Of course, you’ve heard of Dropbox. It’s a simple idea but it’s a game changer. It’s a piece of software that creates a folder. It stores anything you put in that folder in the cloud and on every computer on which you have installed Dropbox and it keeps all of these different folders in sync when the computer carrying them is online.
It’s so useful I have set it as the default save location in my Wordprocessor. It deals with the vexed problem of backups by ensuring that I have the file in Dropbox on that computer, on any machine I log in on later and in the cloud. I can access the files through the Dropbox website. That said, I don’t rely on it for all my back up needs. I also use Time Machine, Back in Time and their ilk. I store work in progress on CDs/DVDs and USB thumb drives and external hard-drives as well. This is in part because I am paranoid and in part because I live in justifiable fear of having half a novel suddenly vanish into disconnected electrons on a failed hard-drive.
Of late, there has been some controversy about Dropbox’s security and potential access by employees. These are completely justified in some ways and totally irrelevant to me. I think anybody who keeps personal, critical data unencrypted in the Cloud is mad. I keep the text files of works in progress in my Dropbox. If someone wants to expend the effort to hack my Dropbox account to read some disjointed scenes from a half-completed novel by an obscure Scottish writer– good luck to them. If they are capable of it, they can probably find much more profitable uses for their time and talents.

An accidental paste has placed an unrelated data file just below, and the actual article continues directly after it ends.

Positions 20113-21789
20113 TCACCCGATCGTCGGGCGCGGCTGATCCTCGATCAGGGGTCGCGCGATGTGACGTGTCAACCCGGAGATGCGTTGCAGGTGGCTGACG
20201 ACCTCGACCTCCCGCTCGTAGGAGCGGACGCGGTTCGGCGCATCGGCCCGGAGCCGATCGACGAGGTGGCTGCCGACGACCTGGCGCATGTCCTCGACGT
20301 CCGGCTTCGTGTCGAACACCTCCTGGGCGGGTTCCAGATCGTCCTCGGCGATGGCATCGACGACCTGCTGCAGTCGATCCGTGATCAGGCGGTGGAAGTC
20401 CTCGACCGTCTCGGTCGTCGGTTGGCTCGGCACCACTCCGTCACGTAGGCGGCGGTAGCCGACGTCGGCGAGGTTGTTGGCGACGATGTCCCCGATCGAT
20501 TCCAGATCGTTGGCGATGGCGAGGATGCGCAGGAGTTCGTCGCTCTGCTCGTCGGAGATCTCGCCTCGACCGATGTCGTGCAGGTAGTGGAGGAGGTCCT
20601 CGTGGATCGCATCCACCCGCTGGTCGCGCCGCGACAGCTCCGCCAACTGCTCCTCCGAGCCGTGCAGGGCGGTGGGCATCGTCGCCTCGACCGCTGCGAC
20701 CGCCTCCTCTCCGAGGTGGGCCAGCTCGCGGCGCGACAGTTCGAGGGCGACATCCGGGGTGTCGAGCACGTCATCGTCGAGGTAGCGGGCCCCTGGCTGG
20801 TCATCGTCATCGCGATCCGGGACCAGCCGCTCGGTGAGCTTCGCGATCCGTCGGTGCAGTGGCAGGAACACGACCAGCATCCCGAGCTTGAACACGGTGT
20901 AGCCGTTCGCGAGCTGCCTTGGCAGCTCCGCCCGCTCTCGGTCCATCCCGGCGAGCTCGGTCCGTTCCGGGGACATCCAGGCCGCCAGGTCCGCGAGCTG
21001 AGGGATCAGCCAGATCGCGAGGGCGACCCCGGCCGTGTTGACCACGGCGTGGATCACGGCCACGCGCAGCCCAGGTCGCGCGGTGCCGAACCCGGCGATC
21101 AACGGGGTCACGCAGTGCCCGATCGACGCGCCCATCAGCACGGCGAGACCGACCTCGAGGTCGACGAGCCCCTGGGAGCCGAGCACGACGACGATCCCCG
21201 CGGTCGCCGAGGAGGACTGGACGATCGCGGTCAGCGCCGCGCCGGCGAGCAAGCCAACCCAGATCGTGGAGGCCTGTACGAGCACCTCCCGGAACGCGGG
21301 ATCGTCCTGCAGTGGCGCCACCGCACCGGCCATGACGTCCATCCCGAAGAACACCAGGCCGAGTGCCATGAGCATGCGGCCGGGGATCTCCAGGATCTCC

Dropbox is one of those programs which has had a subtle but definite effect on my work routine. I find it very useful to be able to open the work in progress on any of my computers and have it suddenly, magically be there. I find it useful to have an automatic off-site backup. It has moved me away from Scrivener, because due to the way Scrivener works, it does not play as well with Dropbox as a conventional word-processor. I am a fidgety writer– I move around a lot. If you don’t, you probably won’t find this is useful as I do. It’s still a great backup device though.
Basic usage of up to 2GB is free. If you want more storage and some extra features, you will need to pony up some dosh. It works with Windows, OSX and Linux.